The now constant stream of emails, phone calls and various other communications I receive from people saying 'I have a sick friend, what can I do to help?' now includes a little paragraph that says RECORD THEM. Yes, they will probably get better, but do it anyway. I recorded myself singing for my children, all the songs I usually do a bedtime. Well, I still kicking around here, but let me tell you, those little cds get a lot of play. When I travel, my kids use them to go to sleep.
There are gobs of things you can do to help someone in treatment. But please keep this in mind: treatment isn't just chemo infusion. Patients struggle for YEARS afterwards, physically, financially (!!) and emotionally - they could use this help at any time!!
Here's my hand-dandy-go-to list for helping any kind of illness, but it's been specifically tailored for breast cancer. Please let me know what you think!
· Button-front pajamas, long sleeved (she will be sitting up in bed quite a bit, so will need to stay warm on top. Won’t be able to lift her hands, so pulling on a shirt over her head isn’t an option.)
· Tall, reusable thermal cups with lid and straw (again, lifting hands to any degree will be difficult initially. This will make sipping drinks a bit easier)
· Serving tray (to sit beside her on the bed and hold remote, cup, glasses, phone, etc)
· Pashmina or light sweater (one size larger then she would normally wear)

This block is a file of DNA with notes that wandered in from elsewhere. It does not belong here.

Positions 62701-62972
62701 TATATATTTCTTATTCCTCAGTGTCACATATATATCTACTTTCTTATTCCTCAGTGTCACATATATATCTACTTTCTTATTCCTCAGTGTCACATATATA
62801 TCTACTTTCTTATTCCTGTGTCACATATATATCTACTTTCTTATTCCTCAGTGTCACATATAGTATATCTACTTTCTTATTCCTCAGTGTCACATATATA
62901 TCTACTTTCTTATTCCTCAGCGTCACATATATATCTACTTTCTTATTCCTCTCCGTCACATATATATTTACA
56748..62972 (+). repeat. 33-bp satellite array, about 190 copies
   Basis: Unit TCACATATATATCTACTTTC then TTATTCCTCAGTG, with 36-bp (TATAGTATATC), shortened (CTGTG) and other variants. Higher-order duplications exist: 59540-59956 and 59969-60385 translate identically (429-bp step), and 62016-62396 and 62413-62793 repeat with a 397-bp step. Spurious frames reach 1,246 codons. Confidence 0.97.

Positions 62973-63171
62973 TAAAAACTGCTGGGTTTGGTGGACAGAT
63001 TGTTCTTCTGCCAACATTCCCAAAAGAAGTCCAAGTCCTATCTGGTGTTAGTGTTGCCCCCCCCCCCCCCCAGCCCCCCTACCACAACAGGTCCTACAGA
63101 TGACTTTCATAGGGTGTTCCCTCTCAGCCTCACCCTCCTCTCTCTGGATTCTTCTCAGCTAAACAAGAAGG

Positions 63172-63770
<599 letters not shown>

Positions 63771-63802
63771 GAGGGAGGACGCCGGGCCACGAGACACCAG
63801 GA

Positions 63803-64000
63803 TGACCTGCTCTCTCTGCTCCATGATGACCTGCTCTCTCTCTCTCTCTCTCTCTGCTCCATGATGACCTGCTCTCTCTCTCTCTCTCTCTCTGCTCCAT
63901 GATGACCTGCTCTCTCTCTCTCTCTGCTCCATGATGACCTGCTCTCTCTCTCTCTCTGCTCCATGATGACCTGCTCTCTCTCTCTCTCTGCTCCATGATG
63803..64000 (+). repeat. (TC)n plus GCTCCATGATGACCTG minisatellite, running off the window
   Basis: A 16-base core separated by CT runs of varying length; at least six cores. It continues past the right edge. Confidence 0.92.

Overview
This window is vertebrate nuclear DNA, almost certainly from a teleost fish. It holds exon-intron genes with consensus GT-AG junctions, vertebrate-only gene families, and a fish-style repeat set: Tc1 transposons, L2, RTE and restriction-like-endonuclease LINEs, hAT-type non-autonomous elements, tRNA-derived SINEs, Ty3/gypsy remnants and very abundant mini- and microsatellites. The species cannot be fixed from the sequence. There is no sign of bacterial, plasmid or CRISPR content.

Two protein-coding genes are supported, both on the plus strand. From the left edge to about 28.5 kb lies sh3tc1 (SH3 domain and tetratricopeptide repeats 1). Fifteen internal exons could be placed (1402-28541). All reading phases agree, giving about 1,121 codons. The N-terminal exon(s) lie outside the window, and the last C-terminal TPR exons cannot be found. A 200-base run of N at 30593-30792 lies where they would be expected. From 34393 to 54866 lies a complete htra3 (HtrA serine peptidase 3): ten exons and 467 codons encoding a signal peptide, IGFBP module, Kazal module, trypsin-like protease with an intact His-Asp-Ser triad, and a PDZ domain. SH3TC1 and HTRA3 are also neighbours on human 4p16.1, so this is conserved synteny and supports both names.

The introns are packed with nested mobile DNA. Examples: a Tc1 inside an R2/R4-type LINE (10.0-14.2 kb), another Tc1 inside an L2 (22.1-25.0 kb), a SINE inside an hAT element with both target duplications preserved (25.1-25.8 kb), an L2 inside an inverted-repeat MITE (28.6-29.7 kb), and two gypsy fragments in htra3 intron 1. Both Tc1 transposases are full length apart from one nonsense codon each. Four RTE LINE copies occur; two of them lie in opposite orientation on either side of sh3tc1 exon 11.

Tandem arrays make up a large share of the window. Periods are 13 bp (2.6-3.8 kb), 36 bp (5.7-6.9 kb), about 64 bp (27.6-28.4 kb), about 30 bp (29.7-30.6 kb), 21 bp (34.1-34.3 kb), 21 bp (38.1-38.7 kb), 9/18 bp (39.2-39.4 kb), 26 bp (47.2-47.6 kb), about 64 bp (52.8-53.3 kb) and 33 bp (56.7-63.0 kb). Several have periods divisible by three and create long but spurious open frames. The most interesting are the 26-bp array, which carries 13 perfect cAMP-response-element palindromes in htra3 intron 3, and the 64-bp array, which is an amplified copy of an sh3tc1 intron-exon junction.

· New movies for her to watch – make them funny! She’s got plenty of serious stuff going on, she doesn’t need to see it on her television.
· Childcare. She will be out of commission for anywhere from a few days to a few weeks. If you have a group of people helping with little ones, make sure she has a detailed copy of the schedule and what you have planned. Have it printed and right beside her in bed so she always knows everything (i.e., Mary Smilth taking kids to the movies at 4:30, then out for pizza. Will return home by 7:30). Needless to say, these should only be people she trusts implicitly and that they get pre-approval for all activities. Dietary restrictions for the children, movies that might be too scary, things at the zoo that she would prefer they not do, etc all should be discussed while creating the schedule. Mealtrain.com and carecalendar.com
· Animal care. Don’t forget her pets, if she has any. Cats and dogs (especially dogs, of course J ) might have a very strong reaction to a member of their family being so ill. Make sure that the same kind of schedule as suggested for the kiddos is maintained and available for her to see. If the pets are quite young, they might be tempted to jump up on the bed with her and that just can’t happen. If a little sleepover time with a dear friend is required, then so be it. Just as long as they are cared for with love, she will be happy.
· Warm, tight fitting (soft!!!) knit cap. Being bald at night makes you more cold than you can possible imagine. She will need to cover up that noggin to make sure she stays toasty.
· Silk scarves, or hats - pretty. Bald is hard. Help her out.